I am a recovering gambling addict. It began by betting small amounts, then slowly building up to betting hundreds of pounds each day. I could easily lose my entire monthly wage within a day or two.

It was completely out of hand.

The mental health issue I faced for the longest time during my addiction was anxiety. My gambling was at its worst for two years, throughout that time, anxiety was a great struggle for me. This anxiety stemmed from the shame I felt in my addiction. I was so ashamed. I didn’t want anybody to know. Not my partner, nor my friends, nor my parents.

I went to great efforts to disguise my addiction. It started off small, such as turning down the brightness on my phone whilst I was betting so no one could see what I was doing. Then sneaking off to the toilet to place a bet secretly. Occasionally, I would even preach about how dangerous betting is. This was successful in throwing people off the scent. When I finally made the decision to stop gambling and told my partner, friends and family about my addiction, nobody had a clue.

Other efforts were more calculated. Looking back, it turned me into a completely different person. For context, I am generally a very honest man. I like to think that people consider me to be a good person. At the height of my addiction, I started using money that wasn’t my own. My partner and I had a joint account which she used for her savings. In that account was almost £6,000. One month, after gambling away my entire wage, I was desperate for money. I tried to borrow from payday lenders, to extend my overdraft. All attempts were unsuccessful.

Whilst looking through my accounts, I remembered that joint account. After exchanging a few emails and codes I gained access. I called the bank informing them that my partner had lost her card, pin and online details. She hadn’t, but I had to make sure she couldn’t see what was happening to her money. It was completely out of character. This has been the most challenging truth of my recovery.

I was living a double life of sorts, which was causing me severe anxiety. I had lied and covered up my gambling for so long that the most important thing in at the time was ensuring that this lie stayed alive.

It was all I could think about. At work, I would sit at my desk doing nothing for hours; trying to devise a plan.

After gaining access to the joint account, I gambled away the entire balance of almost £6,000 in 20 days. When I lost my own money, I dealt with it. It didn’t affect anyone else. It was anxiety inducing, but I could live with it. When I lost my partner’s money, I was angry at myself. I was desperate. Very quickly anxiety turned to depression. 

Eventually, the only course of action was to tell the truth. I had spent hours laid in bed thinking about this when I should have been sleeping. When I closed my eyes I was consumed by the anger and hurt I knew would ensue once my partner found out. There was no other option. One night, I was in bed at 10pm but didn’t get to sleep till almost 5am. I was sweating. My heart was racing. I tried to think of ways I could get out of this disaster whilst causing minimum heartache.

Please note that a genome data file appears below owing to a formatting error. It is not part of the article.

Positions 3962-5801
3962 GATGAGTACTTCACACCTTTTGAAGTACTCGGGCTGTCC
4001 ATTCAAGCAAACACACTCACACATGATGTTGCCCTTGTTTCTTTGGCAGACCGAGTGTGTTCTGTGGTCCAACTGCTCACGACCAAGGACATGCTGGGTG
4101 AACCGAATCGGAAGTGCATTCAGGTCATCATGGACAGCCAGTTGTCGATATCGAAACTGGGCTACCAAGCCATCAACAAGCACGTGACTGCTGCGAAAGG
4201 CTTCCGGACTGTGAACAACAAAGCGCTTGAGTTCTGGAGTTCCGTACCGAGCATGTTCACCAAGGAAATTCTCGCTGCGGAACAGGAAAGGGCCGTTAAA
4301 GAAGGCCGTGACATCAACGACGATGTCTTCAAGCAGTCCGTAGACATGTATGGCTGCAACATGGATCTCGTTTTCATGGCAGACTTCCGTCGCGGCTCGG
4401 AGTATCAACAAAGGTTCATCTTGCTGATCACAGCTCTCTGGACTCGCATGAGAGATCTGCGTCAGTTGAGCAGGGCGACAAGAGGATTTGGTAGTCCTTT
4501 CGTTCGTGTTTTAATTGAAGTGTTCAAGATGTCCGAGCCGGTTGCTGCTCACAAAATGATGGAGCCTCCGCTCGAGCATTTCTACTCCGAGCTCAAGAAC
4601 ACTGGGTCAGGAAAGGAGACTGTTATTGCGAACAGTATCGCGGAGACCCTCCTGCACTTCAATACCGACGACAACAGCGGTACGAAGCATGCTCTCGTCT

That night, I had the darkest thoughts I’d ever had. I never came close to acting on those thoughts, but the fact that it crossed my mind at all was truly terrifying, and was a real wake up call for me.

Shortly after that night, I came clean and have felt better ever since. There were so many tears. My partner and I have been together for almost ten years without any major arguments. There has never been a point where we’ve almost broken up. But I thought this was it.

I no longer feel anxious because I’m no longer lying.

She told me how shocked and hurt she was. How she wasn’t sure if she could trust me anymore. That truth hurt me the most. I knew these would be the consequences, but to be told directly was another matter.

Since it all came out, I have felt much better. The day that I told my partner was one of the worst days of my life but ended with the best sleep I had in years. Since then, I have felt a sense of huge relief. 

Life is not yet back to normal. It will take time to rebuild that trust fully. It will also take some time to pay back everything I owe. However, I am on the right track, and am already mentally happier and healthier as a result.

If any readers are going through similar experiences, I implore you to speak to someone. I would be happy to listen or assist via email in any way I can: connorthequitter@gmail.com. I have also left some links to some of the sites which helped me.